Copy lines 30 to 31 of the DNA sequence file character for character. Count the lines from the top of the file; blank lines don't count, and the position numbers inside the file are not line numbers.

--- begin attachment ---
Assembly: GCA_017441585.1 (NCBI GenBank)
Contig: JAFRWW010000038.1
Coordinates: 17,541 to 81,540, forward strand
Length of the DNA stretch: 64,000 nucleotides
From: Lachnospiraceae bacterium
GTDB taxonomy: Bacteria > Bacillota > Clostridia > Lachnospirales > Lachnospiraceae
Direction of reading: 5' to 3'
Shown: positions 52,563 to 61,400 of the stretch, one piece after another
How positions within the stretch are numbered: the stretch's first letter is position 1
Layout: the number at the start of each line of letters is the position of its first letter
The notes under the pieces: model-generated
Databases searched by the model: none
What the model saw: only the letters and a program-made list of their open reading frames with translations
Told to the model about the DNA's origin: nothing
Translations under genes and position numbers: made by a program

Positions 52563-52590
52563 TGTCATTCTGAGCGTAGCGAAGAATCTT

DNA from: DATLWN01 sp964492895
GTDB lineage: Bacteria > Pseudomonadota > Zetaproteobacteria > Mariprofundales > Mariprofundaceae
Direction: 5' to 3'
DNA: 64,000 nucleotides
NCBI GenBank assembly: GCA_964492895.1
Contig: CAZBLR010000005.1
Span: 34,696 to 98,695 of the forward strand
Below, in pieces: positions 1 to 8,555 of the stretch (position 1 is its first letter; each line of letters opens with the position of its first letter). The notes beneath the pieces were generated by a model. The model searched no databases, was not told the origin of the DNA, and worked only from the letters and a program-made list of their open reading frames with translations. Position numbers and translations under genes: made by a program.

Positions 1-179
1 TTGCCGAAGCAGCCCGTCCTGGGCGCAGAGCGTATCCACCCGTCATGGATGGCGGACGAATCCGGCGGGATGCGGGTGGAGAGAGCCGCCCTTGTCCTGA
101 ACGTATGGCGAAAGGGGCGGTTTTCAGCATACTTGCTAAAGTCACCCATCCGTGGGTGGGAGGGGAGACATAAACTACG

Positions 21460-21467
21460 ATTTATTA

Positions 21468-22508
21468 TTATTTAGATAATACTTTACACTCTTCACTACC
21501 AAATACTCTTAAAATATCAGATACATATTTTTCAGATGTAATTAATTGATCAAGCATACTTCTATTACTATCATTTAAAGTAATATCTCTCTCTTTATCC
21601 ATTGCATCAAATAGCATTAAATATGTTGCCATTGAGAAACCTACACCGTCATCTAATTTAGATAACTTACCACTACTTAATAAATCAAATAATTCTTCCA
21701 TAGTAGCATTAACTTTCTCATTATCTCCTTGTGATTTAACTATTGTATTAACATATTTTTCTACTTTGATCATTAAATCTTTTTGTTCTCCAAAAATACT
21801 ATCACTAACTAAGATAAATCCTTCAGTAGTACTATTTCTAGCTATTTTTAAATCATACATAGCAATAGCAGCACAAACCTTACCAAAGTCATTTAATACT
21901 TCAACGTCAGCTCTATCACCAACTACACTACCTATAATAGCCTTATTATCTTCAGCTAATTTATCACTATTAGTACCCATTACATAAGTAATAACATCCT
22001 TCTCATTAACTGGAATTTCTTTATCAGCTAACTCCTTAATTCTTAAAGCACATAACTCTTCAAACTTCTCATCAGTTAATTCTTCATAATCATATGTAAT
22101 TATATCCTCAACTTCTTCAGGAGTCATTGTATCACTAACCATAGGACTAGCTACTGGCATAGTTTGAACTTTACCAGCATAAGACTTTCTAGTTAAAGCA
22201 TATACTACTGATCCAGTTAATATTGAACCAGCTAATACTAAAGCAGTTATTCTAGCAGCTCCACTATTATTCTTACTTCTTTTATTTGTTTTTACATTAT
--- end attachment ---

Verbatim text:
21460 ATTTATTA

Positions 21468-22508